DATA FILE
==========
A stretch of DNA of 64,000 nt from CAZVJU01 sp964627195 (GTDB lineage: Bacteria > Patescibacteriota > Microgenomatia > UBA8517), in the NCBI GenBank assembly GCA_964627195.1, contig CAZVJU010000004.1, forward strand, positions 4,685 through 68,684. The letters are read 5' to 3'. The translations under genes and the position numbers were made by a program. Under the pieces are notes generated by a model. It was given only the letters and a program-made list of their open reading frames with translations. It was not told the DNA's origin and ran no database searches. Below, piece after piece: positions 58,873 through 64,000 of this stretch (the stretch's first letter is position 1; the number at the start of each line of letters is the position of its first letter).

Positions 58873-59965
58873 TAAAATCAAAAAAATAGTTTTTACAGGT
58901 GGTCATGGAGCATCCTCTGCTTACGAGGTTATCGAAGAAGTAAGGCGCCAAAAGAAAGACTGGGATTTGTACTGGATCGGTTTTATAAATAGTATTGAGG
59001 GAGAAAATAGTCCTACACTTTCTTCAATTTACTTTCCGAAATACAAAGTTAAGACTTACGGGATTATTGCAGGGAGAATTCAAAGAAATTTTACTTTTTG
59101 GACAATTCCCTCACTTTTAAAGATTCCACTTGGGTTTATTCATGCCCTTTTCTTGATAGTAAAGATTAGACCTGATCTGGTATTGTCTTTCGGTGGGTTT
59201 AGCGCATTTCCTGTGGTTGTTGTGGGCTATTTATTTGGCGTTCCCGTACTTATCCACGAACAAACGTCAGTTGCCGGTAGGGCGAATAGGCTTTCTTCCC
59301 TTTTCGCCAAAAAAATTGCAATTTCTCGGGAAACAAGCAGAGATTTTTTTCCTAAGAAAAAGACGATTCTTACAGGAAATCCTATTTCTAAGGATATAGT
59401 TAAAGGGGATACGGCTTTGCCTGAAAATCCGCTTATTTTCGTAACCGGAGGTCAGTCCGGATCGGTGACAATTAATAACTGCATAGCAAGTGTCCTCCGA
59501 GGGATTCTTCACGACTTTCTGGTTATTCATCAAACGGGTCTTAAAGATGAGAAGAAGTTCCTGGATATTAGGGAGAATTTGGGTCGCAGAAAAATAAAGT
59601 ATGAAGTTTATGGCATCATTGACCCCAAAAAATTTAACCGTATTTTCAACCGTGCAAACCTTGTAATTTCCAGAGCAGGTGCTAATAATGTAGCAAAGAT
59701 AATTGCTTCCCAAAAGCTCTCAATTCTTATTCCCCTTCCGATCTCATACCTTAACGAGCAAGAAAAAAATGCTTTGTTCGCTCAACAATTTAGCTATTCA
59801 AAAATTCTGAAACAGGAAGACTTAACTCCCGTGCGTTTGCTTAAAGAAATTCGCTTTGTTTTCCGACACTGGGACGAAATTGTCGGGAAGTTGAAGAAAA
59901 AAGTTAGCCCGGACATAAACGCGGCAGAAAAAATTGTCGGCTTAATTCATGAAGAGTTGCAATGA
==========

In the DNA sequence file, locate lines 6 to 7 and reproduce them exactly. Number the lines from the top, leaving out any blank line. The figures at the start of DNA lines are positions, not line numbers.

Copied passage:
59101 GACAATTCCCTCACTTTTAAAGATTCCACTTGGGTTTATTCATGCCCTTTTCTTGATAGTAAAGATTAGACCTGATCTGGTATTGTCTTTCGGTGGGTTT
59201 AGCGCATTTCCTGTGGTTGTTGTGGGCTATTTATTTGGCGTTCCCGTACTTATCCACGAACAAACGTCAGTTGCCGGTAGGGCGAATAGGCTTTCTTCCC